In the last article we looked at how Matrices questions are posed in the 11+ Non-Verbal Reasoning exam. The majority take the form of 2 x 2 grids. But there is another kind, which we will focus on n the next two articles – 3 x 3 grids.

These are a variation on the examples we showed you in the first section, all about Filling in the Blank. They are almost identical, in the sense that you’re following a progression. You just have to help your child get used to the progression working along the horizontal, vertical or even the diagonal rather than just in a straight line.

One way to think of them is as sudoku puzzles with a little bit more. Often, one of the main ways they are worked out is that each column and row has the same amount of each symbol in it. Of course, there is more to it than that, like rotation for example, but that is a good place to start.

These are very similar indeed to 2 x 2 matrices. It’s just that there are more squares in the grid. This time, candidates are shown a grid made up of nine squares. Eight of the squares have shapes in them, but one remains empty.

They are also shown four or five other shapes. It’s up to them to find which one of these belongs in the blank space.

Let’s show you exactly what I mean with an example question:

**Example**

*Pick one of the five boxes on the right to fit in the blank box in the diagram on the left.*

Let’s look at the possible things we could be looking for – don’t forget to refer back to the list of nine possibilities if you aren’t sure.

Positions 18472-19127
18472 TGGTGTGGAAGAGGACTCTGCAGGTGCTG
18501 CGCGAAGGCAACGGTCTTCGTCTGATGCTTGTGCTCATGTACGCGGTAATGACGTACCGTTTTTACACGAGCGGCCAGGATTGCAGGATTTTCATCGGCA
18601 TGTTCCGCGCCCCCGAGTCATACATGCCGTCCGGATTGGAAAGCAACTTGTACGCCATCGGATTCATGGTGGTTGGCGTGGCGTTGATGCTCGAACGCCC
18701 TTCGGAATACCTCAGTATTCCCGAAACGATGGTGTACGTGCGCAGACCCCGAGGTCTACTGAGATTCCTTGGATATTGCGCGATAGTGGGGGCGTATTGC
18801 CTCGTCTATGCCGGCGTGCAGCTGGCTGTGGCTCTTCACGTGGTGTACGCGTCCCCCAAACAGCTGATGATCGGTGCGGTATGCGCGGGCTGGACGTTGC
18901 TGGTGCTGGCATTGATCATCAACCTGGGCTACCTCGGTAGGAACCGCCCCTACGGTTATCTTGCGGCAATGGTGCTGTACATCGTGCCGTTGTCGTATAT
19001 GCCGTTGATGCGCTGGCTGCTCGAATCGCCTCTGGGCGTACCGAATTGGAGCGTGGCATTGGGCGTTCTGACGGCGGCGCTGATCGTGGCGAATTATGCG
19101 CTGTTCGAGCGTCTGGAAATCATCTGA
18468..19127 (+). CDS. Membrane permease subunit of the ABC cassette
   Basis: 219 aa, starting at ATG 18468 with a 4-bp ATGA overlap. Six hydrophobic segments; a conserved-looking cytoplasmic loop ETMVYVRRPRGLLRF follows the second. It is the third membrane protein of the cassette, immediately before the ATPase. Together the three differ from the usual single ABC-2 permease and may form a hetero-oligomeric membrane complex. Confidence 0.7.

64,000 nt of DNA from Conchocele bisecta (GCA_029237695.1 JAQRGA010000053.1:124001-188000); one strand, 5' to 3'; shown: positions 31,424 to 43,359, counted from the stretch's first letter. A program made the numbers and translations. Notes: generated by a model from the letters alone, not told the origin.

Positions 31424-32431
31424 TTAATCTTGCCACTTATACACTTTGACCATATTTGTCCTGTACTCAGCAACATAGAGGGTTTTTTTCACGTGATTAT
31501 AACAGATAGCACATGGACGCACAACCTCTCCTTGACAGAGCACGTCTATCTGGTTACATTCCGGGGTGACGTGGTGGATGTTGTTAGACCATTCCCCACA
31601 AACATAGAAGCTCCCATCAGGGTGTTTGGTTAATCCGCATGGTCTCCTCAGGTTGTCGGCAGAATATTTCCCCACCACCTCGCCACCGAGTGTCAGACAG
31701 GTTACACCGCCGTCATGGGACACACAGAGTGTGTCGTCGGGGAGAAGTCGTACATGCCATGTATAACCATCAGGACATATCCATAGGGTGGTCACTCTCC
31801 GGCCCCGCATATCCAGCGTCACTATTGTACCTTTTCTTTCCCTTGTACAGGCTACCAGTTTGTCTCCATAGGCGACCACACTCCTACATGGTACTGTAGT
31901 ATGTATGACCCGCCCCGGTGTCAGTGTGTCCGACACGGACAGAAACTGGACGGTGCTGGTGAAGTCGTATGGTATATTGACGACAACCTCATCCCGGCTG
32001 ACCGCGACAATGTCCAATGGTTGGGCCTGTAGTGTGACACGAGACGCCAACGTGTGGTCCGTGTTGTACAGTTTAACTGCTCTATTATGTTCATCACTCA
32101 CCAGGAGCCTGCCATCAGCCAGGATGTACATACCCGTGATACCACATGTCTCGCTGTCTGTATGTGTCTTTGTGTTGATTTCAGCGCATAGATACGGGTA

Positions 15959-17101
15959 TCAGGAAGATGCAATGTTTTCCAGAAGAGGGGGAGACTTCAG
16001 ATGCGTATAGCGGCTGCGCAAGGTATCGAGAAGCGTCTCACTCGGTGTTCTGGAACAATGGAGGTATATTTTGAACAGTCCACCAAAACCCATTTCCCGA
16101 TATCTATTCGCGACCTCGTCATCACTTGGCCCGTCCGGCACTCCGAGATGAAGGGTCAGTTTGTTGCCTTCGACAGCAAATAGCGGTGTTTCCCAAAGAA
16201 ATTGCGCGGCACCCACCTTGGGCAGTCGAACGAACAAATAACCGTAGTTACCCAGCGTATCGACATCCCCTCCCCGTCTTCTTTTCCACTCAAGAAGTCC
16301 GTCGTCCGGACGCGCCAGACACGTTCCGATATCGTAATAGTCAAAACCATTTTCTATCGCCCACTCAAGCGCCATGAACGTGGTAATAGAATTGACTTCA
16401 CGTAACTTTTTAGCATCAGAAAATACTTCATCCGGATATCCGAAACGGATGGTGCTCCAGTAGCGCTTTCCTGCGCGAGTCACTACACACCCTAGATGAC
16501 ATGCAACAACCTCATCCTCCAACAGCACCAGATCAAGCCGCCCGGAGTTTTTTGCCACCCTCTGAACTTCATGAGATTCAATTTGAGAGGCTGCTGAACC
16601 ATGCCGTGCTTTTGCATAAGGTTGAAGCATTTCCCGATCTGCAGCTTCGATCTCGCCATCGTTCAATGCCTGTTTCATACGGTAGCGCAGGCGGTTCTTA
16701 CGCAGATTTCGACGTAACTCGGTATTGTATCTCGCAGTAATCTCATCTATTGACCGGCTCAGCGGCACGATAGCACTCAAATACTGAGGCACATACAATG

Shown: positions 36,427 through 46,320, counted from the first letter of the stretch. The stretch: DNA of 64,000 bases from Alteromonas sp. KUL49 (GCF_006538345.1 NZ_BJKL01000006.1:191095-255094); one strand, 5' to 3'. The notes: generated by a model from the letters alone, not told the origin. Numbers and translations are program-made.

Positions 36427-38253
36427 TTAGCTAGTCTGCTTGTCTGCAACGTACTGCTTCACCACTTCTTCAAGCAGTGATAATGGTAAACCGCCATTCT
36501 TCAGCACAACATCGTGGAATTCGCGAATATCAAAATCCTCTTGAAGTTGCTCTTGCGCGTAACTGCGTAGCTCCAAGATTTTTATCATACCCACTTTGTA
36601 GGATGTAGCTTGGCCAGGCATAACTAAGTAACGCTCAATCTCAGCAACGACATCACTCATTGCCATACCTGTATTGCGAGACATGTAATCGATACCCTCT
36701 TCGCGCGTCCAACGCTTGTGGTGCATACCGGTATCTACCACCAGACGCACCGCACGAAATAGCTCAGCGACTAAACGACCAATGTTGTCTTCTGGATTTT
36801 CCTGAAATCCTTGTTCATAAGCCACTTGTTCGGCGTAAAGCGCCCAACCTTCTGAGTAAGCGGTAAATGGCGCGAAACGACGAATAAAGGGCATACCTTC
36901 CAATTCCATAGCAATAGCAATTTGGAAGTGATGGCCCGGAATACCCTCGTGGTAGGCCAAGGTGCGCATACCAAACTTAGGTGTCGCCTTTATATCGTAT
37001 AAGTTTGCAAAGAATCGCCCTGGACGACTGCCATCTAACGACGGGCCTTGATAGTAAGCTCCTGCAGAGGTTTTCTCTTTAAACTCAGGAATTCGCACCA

We could look at the number of items, but there seems little to be gained by this as there are four boxes with two in and two with each of one and three items.

Let’s look at the shapes and movements instead. Treat each type of shape, regardless of size, as something similar. There are circles in each box – in each row and column there is a small, medium and large one. The one that is missing in the bottom row is a small circle so we can discount ‘e’.

The large circles are always central, but the medium and small ones seem to be in the top, middle or bottom of the box.

There is a little one in the top of the middle top box, while there is one in the middle of the central right box. Therefore, it makes sense to have one in the bottom of the blank box so we can discount ‘d’.

Now we can look at the other shapes. The dot-shaded triangles are a red herring, as they only run on the diagonal.

There appears to be one square in each row or column and there’s no need to put an extra one in. Note that there is one behind the circle in the bottom centre box. That means discounting ‘b’ as neither the row nor column needs an extra square.

At this stage your child should either be working out what’s needed or looking at the remaining options and deciding what makes them different. The position of the diamond is the only thing different between choices ‘a’ and ‘c’ so we must look at where it should be.

The top row has a diamond on the bottom while the middle row has a diamond in the middle. Therefore, we should complete the series by having a diamond at the top. Answer ‘a’.

3 x 3 matrices are not commonly found in the 11+ Non-Verbal Reasoning exam, but we have included them in these illustrations for the sake of comprehensiveness. For that same reason, we have only one quiz in this format on the Education Quizzes site, but that should be enough for your child to practise with. Here’s a link to it:

If you’d like more practise, then we do have 7 quizzes on 2 x 2 grids, which are similar and will help your child with 3 x 3 grids too. You’ll find them in the 11+ Non-Verbal Reasoning section of the Education Quizzes site, or you can follow these links:

So, now that you’ve been introduced to 3 x 3 Matrices style questions, you know the gist of how they work. There are a couple more things I’d like to show you though, and we’ll look at those in the next article. You might want to read through that first, before you go to the quiz. See you there!